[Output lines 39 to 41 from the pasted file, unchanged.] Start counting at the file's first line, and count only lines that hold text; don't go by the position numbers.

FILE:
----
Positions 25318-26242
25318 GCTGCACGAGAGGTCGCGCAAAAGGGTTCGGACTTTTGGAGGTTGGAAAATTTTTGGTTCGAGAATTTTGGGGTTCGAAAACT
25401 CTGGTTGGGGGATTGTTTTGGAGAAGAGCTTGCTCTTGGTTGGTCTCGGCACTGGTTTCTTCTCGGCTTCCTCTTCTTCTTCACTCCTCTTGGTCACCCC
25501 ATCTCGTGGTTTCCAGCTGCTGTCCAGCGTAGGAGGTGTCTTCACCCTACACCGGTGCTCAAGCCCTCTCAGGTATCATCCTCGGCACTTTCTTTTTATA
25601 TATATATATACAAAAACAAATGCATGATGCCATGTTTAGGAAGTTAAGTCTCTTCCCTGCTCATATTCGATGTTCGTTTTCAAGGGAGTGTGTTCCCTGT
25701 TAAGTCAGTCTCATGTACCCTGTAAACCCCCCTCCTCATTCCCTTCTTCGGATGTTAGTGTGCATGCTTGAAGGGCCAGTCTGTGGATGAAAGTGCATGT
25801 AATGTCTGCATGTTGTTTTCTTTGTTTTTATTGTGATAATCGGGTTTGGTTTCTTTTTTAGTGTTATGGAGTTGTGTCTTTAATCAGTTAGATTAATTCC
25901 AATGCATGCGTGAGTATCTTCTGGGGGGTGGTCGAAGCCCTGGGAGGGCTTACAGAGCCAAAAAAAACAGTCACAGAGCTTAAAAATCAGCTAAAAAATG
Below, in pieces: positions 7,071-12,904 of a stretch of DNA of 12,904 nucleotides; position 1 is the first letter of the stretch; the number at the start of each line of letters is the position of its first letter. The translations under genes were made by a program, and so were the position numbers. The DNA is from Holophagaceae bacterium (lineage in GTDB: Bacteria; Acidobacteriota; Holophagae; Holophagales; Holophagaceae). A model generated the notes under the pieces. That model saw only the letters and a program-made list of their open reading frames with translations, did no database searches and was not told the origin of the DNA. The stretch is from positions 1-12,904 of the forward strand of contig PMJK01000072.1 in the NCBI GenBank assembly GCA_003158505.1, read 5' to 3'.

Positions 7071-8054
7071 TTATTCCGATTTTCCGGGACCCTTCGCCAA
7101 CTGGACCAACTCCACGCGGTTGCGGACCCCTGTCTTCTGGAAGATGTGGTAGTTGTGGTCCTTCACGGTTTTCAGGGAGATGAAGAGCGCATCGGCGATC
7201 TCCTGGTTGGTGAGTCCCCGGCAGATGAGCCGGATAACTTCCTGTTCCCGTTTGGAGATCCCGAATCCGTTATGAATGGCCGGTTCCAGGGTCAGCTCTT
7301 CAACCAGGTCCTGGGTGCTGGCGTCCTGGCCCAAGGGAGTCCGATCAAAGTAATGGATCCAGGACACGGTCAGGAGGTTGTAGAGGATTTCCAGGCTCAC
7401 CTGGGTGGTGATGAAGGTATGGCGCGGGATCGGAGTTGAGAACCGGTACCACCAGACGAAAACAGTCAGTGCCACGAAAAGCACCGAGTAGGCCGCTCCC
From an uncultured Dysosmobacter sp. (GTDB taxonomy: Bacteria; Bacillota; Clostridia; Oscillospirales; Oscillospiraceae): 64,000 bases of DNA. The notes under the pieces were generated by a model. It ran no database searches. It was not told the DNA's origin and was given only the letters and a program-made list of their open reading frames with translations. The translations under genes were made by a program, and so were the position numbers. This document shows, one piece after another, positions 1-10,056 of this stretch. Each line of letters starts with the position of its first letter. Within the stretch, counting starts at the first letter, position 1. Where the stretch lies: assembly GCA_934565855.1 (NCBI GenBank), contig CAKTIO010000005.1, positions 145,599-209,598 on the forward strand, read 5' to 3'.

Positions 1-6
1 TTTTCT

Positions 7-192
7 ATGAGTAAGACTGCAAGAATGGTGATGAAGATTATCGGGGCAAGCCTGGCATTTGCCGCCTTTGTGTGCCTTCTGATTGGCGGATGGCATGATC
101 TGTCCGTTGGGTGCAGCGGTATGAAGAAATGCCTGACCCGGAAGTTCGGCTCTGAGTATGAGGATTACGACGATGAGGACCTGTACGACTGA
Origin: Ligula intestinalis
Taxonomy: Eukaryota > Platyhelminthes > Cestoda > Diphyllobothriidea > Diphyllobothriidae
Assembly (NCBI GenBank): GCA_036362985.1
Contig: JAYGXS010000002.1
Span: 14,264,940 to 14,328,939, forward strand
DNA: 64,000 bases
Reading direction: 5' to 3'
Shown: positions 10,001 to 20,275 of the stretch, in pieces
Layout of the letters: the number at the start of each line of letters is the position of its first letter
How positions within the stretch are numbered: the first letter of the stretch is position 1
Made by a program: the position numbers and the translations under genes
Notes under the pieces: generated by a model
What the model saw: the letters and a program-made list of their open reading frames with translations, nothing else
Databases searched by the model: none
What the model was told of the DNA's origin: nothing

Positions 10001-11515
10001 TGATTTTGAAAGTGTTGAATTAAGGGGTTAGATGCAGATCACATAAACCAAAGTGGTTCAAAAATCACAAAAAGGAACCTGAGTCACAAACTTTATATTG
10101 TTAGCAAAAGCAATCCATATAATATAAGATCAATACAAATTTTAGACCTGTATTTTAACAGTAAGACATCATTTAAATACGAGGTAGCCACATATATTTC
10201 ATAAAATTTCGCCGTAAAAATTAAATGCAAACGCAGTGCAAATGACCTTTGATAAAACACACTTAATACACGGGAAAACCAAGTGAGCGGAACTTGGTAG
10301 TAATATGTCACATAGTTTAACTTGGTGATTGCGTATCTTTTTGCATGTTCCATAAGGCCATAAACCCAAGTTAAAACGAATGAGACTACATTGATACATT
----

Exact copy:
10101 TTAGCAAAAGCAATCCATATAATATAAGATCAATACAAATTTTAGACCTGTATTTTAACAGTAAGACATCATTTAAATACGAGGTAGCCACATATATTTC
10201 ATAAAATTTCGCCGTAAAAATTAAATGCAAACGCAGTGCAAATGACCTTTGATAAAACACACTTAATACACGGGAAAACCAAGTGAGCGGAACTTGGTAG
10301 TAATATGTCACATAGTTTAACTTGGTGATTGCGTATCTTTTTGCATGTTCCATAAGGCCATAAACCCAAGTTAAAACGAATGAGACTACATTGATACATT